Enthusiastic and approachable… make[s] the learner think the problem through in a logical manner (30/40)
      …instead of just giving an answer, you get us to think through the problem and help us work out the solution ourselves (24/44)
      *Commenter’s overall score for quantitative elements shown in parentheses
    • Free Responses (2)
      What do you like LEAST about my style of ward-based teaching? (Only 5/11 replied)
      Sometimes assume too much which can be uncomfortable (20/40)
      Sometimes can go into a lot of depth for too long (26/44)
      … on some occasions it would be easier to get an answer, especially when it gets busy, but I would not learn as well… (24/44)
      Sometimes it becomes a little didactic (25/44)
    • Free Responses (3)
      How does the pressure of on-the-spot quizzing affect your learning (+vely or –vely)?
      (In the US, “Pimping”generally viewed positively*)
      8/11 were generally positive, 2 didn’t answer
      Only negative response:
      Too pressurizing and can be intimidating and lead to not wanting to ask for teaching (29/44)
      *Wear D et al, 2005. “Pimping: perspectives of 4th year medical students”. Teaching and Learning in Medicine. 17(2) 184-191
    • Free Responses (4)
      Every teacher can improve his skills – how would you suggest I improve my ward-based teaching?
      Be a bit more aware of when people have got lost in your explanations (20/40)
      You are a good teacher and have a lot of knowledge, but could improve by talking more succinctly and not rambling (26/44)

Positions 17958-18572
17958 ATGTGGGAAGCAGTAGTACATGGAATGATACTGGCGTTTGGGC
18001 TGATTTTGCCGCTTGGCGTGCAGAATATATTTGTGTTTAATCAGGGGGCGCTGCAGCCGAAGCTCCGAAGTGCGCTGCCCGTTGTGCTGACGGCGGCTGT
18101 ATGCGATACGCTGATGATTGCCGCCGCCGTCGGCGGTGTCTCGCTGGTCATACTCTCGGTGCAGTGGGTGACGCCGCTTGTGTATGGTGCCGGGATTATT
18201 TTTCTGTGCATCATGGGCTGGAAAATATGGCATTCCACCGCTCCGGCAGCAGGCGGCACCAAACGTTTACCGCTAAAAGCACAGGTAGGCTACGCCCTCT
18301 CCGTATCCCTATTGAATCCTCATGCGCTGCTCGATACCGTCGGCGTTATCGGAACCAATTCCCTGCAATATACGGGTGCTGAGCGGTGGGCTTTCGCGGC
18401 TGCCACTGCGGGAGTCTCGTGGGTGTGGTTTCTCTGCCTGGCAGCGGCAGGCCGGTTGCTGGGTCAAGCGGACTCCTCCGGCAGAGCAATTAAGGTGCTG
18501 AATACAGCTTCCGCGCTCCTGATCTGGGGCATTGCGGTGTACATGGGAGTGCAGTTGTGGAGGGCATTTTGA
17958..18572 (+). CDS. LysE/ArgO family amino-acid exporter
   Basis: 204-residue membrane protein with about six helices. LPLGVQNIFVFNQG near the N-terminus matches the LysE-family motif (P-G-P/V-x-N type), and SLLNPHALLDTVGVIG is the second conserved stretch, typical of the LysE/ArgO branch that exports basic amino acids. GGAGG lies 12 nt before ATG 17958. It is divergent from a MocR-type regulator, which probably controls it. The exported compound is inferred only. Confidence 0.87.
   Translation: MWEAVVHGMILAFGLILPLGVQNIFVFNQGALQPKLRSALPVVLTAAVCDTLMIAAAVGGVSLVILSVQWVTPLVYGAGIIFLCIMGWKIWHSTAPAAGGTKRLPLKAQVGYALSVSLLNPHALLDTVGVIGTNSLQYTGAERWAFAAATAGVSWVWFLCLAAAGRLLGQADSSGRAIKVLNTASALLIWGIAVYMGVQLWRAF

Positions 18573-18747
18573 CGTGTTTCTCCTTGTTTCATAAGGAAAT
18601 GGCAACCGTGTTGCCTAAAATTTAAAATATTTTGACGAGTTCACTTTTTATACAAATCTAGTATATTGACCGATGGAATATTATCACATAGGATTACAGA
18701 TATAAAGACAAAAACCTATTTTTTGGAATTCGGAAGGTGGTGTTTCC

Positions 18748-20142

There is very little to improve on, your teaching is excellent (25/44)
      I think sometimes you loose [sic] the balance and focus too much on teaching rather than seeing the patients… and thus even though your teaching is good, you are not setting a good example for juniors (28/40)
    • Analysis
    • Robust?
      Some basic statistical analysis of average total score:
      Median = average (59%, around a 2.5)
      95% CI: ±19%
      Some observations can be made:
      Lower scorers more likely to give a critique in the weaknesses question
      Poor correlation between ridicule / intimidating / relaxed questions.
      The lowest scorer commented: “the relaxed manner of teaching is definitely a good approach”
      He/she also disagreed with the ‘relaxed atmosphere’ item (?)
    • Findings – My Teaching
      Quantitative results
      Overall positive (59% compares with DREEM results)
      I can be intimidating
      Yet the atmosphere is generally relaxed (=3rd highest scoring item)
      3 comments specifically mentioned friendly / approachable
      Themes emerging from qualitative results
      Rambling / long-windedness
      Correlates with ‘teacher-centred’
      Few negative comments about atmosphere
      Only one comment directly mentioned ‘intimidating’ or synonyms.
      Also note comment about assuming too much = ‘uncomfortable’
      This rater also agreed with both the intimidate and ridicule questions
    • Findings – The Process
      Getting good feedback is more difficult than it seems
      Limiting scope
      Using validated questions
      Anonymous data entry
      The results didn’t tell me much I didn’t already know
      Partially corroborated ‘intimidating’ problem
      Confirmed ‘long-winded’ problem
    • assimilation
      Borg Cube by Martin Teufel - http://www.infosun.fim.uni-passau.de/br/lehrstuhl/Sommercamp/virtualworld/2005/galerie/
    • How I see myself
      Image from http://www.theinsider.com/photos/1079058_TOM_CRUISE_FOR_TOP_GUN_2. Top Gun - Paramount Pictures.
    • How I see myself
    • YOU BOY!
      What I need to avoid:
      Val-de ha ha ha ha ha ha!
    • Further Actions
      I may not be intimidating to most…
      But clearly a few may find me so
      How do I know who they are?
      What do I do about it?
      Design my own feedback forms for my teaching sessions
      Add demographics
      Push for free-text responses
      Don’t be afraid of constructive criticism
      Criticism is worst when I don’t know how to fix the problem
    • Questions?
      Email: drcolinmitchell@gmail.com
      Twitter: @drcolinmitchell